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National World War I memorial proposed for Washington

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The nation's capital would finally get a World War I memorial under legislation introduced in Congress on Monday, April 28. Pershing Park in downtown Washington, DC would be renamed the National World War I Memorial under the World War I Memorial Act of 2014 (H.R. 4489 and S. 2264). The World War I Centennial Commission could plan ceremonies for the rededication of the 50-year-old park and to enhance the commemorative work honoring the late General John Pershing and the soldiers under his command during the First World War.

Rep. Emanuel Cleaver (D-MO) introduced the measure in the House, along with eight cosponsors. It was referred to the committees on Natural Resources and Oversight & Government Reform. Sen. Claire McCaskill (D-MO) introduced the measure in the Senate along with two cosponsors. It was referred to the Committee on Energy & Natural Resources.

The bill would waive the requirements of the Commemorative Works Act regarding site selection for the memorial. But it notes that any new memorial may not interfere in any way with the existing memorial on the National Mall in Washington dedicated to District of Columbia residents who fought in the war. If the commission retains any leftover funds after setting up a memorial and related dedication activities, the act would send the money to the National Park Foundation. The commission would have to do its work with non-federal funds.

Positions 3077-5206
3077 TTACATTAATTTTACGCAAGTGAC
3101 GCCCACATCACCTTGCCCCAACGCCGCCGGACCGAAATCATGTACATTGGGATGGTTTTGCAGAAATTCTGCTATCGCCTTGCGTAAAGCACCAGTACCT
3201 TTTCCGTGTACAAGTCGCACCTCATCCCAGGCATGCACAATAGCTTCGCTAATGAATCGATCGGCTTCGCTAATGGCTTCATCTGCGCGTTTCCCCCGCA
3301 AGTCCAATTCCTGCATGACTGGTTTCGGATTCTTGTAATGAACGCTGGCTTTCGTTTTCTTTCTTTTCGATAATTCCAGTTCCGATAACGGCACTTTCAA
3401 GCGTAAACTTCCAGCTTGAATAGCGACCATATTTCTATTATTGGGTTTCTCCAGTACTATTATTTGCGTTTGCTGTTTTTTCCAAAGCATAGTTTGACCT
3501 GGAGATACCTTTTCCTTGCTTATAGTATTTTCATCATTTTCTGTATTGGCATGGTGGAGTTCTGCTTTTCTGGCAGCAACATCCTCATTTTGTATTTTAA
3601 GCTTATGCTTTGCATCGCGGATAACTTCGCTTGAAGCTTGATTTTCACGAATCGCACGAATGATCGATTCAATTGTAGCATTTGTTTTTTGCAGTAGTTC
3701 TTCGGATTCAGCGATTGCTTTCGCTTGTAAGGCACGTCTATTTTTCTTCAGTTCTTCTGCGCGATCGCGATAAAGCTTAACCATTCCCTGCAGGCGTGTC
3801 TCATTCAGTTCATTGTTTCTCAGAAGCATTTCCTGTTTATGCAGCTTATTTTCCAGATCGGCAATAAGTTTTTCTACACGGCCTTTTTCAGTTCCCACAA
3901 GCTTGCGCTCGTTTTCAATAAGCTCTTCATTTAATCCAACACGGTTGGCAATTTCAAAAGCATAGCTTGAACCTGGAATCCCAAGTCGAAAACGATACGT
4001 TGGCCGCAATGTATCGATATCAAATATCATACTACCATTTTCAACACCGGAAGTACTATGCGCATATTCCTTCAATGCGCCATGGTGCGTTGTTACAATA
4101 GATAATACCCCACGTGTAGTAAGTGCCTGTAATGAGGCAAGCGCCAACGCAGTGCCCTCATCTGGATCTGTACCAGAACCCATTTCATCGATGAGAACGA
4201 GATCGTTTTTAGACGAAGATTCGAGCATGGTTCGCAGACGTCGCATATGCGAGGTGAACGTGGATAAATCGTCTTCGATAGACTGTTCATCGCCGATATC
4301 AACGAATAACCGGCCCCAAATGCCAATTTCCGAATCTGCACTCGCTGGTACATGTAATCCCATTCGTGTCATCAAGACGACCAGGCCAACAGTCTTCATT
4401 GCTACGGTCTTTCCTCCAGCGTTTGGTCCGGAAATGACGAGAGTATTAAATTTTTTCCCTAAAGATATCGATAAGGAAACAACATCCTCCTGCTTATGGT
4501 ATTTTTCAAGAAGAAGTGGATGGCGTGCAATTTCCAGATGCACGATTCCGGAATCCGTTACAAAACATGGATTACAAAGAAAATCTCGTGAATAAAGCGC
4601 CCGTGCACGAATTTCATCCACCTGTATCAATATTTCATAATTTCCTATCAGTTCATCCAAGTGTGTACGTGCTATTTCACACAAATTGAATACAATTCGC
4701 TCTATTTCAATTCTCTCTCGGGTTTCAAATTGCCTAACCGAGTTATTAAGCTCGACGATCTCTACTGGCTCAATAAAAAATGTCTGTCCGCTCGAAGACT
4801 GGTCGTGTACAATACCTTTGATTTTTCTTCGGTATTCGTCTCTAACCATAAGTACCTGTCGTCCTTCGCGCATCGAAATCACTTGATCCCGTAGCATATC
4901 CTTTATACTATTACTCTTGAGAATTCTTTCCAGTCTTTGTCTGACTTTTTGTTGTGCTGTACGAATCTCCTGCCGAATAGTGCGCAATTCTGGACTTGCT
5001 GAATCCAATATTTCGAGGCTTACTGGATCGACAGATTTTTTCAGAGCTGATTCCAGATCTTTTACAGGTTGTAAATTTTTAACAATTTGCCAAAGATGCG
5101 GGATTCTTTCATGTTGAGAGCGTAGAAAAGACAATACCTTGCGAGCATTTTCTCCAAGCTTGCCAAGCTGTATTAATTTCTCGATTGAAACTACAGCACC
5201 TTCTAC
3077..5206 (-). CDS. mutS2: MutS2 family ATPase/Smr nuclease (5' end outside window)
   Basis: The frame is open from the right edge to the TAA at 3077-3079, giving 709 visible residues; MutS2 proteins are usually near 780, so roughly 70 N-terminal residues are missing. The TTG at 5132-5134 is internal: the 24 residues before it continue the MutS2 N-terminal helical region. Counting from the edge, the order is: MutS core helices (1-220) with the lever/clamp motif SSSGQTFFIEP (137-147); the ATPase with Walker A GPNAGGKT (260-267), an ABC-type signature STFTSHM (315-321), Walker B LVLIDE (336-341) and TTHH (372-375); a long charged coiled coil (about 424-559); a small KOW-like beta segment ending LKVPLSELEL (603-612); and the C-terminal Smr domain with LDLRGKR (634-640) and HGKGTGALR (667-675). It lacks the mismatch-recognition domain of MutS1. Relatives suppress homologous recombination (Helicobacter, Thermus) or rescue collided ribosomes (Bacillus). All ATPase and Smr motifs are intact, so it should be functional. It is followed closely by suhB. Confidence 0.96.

The bill would also designate the Liberty Memorial of Kansas City at America's National World War I Museum in Kansas City, Mo. as the National World War I Museum and Memorial. This explains why legislators from Missouri introduced the legislation. The centennial of World War I begins on July 28 of this year.

The bill would also amend the charter of the commission, adding some ex officio or advisory members.
These members would include the archivist of the United States, the librarian of Congress, the secretary of the Smithsonian Institution, the secretary of State, the secretary of Veterans Affairs and the administrator of General Services. Other advisory members would represent the armed services and National Park Service.

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